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  1. Vieux Normand is offline

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    Posted On:
    12/05/2012 8:17pm

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    Quote Originally Posted by Bodhi108 View Post
    Seriously, why the **** is this thread still going on?

    Are you all that fucking stupid?

    /looks over names of posters.

    Never mind.

    Carry on.
    We are indeed all that fucking stupid.

    You, to your great credit, aren't posting in this thread.

    If you were, we'd still all be posting as well, and it would thus never, ever end.
  2. Jim_Jude is offline
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    Posted On:
    12/09/2012 1:14am

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     Style: StrikeyGrappling & WW2-fu

    1
    Hell yeah! Hell no!
    Quote Originally Posted by Vieux Normand View Post
    We are indeed all that fucking stupid.

    You, to your great credit, aren't posting in this thread.

    If you were, we'd still all be posting as well, and it would thus never, ever end.
    just wait for him to post again. then you GOT HIM!!!!
    "Judo is a study of techniques with which you may kill if you wish to kill, injure if you wish to injure, subdue if you wish to subdue, and, when attacked, defend yourself" - Jigoro Kano (1889)
    ***Was this quote "taken out of context"?***

    "The judoist has no time to allow himself a margin for error, especially in a situation upon which his or another person's very life depends...."
    ~ The Secret of Judo (Jiichi Watanabe & Lindy Avakian), p.19

    "Hope is not a method... nor is enthusiasm."
    ~ Brigadier General Gordon Toney
  3. SpamN'Cheese is offline

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    Posted On:
    12/09/2012 1:59pm


     Style: Karate, Boxing, BJJ noob

    --
    Hell yeah! Hell no!
    Quote Originally Posted by Batman Smells View Post
    These days judo is an international sport and I don't think it can be claimed by Japan anymore than football can be claimed to be English

    So...Esperanto it is

    "took him down with granda ekstere rikoltos and finished the fight with ariergardon nuda estrangular FTW"


    Vi estas kun mi?
    My girlfriend is already trying to teach me Portuguese. You're killing me here!
  4. Vieux Normand is offline

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    Posted On:
    12/09/2012 2:23pm

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    Hell yeah! Hell no!
    Quote Originally Posted by SpamN'Cheese View Post
    My girlfriend is already trying to teach me Portuguese. You're killing me here!
    No. She is.
  5. DARPAChief is offline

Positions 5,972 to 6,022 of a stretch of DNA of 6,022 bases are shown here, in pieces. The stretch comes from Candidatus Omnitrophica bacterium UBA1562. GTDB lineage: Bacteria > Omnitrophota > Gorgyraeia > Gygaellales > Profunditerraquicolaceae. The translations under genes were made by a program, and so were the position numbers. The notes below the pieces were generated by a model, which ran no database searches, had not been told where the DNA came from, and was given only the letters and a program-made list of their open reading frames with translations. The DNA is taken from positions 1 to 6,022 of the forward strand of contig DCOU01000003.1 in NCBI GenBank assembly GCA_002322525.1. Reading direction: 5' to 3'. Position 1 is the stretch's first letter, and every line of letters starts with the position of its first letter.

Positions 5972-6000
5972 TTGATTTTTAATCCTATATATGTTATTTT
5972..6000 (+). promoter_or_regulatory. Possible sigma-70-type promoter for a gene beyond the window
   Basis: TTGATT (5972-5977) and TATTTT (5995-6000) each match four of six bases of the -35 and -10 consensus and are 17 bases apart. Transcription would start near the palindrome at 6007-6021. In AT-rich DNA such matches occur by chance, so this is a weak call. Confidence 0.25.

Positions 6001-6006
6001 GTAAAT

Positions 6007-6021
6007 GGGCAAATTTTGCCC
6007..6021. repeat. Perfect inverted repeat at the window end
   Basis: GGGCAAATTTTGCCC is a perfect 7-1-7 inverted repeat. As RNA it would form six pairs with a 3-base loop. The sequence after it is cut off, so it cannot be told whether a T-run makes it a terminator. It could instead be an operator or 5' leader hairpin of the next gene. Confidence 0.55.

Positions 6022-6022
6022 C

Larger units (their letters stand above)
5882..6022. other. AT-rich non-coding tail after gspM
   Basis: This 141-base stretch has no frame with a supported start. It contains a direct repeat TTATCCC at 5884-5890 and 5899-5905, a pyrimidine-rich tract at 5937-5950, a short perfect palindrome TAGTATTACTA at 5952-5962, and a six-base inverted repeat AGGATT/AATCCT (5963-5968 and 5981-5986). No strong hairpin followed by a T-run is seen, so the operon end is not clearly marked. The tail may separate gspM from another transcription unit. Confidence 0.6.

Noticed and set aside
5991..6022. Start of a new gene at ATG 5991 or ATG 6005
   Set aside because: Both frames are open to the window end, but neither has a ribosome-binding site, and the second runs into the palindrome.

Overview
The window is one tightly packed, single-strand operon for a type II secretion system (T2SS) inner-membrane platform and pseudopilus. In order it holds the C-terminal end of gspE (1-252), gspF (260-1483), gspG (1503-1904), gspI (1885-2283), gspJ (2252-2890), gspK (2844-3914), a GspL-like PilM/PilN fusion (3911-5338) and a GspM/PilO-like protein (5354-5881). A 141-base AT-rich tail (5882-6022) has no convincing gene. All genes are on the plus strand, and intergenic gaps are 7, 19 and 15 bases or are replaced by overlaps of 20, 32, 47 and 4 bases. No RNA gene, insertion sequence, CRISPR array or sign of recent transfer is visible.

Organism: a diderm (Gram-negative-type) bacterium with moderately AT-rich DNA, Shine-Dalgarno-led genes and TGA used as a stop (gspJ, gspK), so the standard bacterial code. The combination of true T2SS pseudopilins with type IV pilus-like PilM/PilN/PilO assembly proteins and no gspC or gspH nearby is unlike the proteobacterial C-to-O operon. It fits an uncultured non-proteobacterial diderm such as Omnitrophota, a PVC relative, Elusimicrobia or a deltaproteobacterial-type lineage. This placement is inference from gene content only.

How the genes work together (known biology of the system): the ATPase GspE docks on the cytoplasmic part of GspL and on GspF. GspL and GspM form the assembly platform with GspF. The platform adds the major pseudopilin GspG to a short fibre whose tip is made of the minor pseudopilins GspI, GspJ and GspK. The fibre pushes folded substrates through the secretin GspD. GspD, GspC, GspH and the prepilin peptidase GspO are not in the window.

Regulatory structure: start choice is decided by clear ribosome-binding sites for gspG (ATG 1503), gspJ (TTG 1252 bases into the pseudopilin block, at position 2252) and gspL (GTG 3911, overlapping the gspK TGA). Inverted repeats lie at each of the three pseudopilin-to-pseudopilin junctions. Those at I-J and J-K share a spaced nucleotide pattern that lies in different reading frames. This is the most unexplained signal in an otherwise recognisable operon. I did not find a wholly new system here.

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    Posted On:
    12/09/2012 7:36pm


     

    3
    Hell yeah! Hell no!
    Quote Originally Posted by dewey View Post
    A common vocabulary unites all practicioners of a martial art or a combat sport. The use of the Japanese in traditional Japanese martial arts provides the Linga Franca for all. Using Japanese terminology is not bad in itself, it's just when the "Last Samurai" get involved and try to out Japanese the Japanese. We're all gaijin. Just gringos and honkys. As long as you're not comical or otherwise over-the-top about it, that's what counts.
    As a Japanese speaker who's lived and will live again in Japan, I would hesitate to identifying myself as a gaijin anytime, anywhere, because a) I'm not always in a foreign place, and b) the term itself has some baggage. In truth, it's more analogous to "outsider", and indeed before modern times (and even sometimes today) "Gaijin" would denote outsiders more or less exclusively. Perhaps you've heard of "Gaikokujin"; this is literally "foreigner" in our colloquial sense of the term, and you can expect friendly and mindful Japanese to address you in this way.

    All of this has got to be at least a little condescending. However, you yourself said "we're all gaijin", and I had to know whether or not you appreciated the self-deprecating ramifications of that statement, especially for someone who resides in their own homeland and practices Koryu Budo. What with the seitei-ification of Iai in modern times, I don't know how "old school" this particular group of yours is, but members of a ryuha are generally a tight-knit group akin to what could be called an extended family. How miserable would it be to be an outsider in your own family? That's a red flag if there ever was one.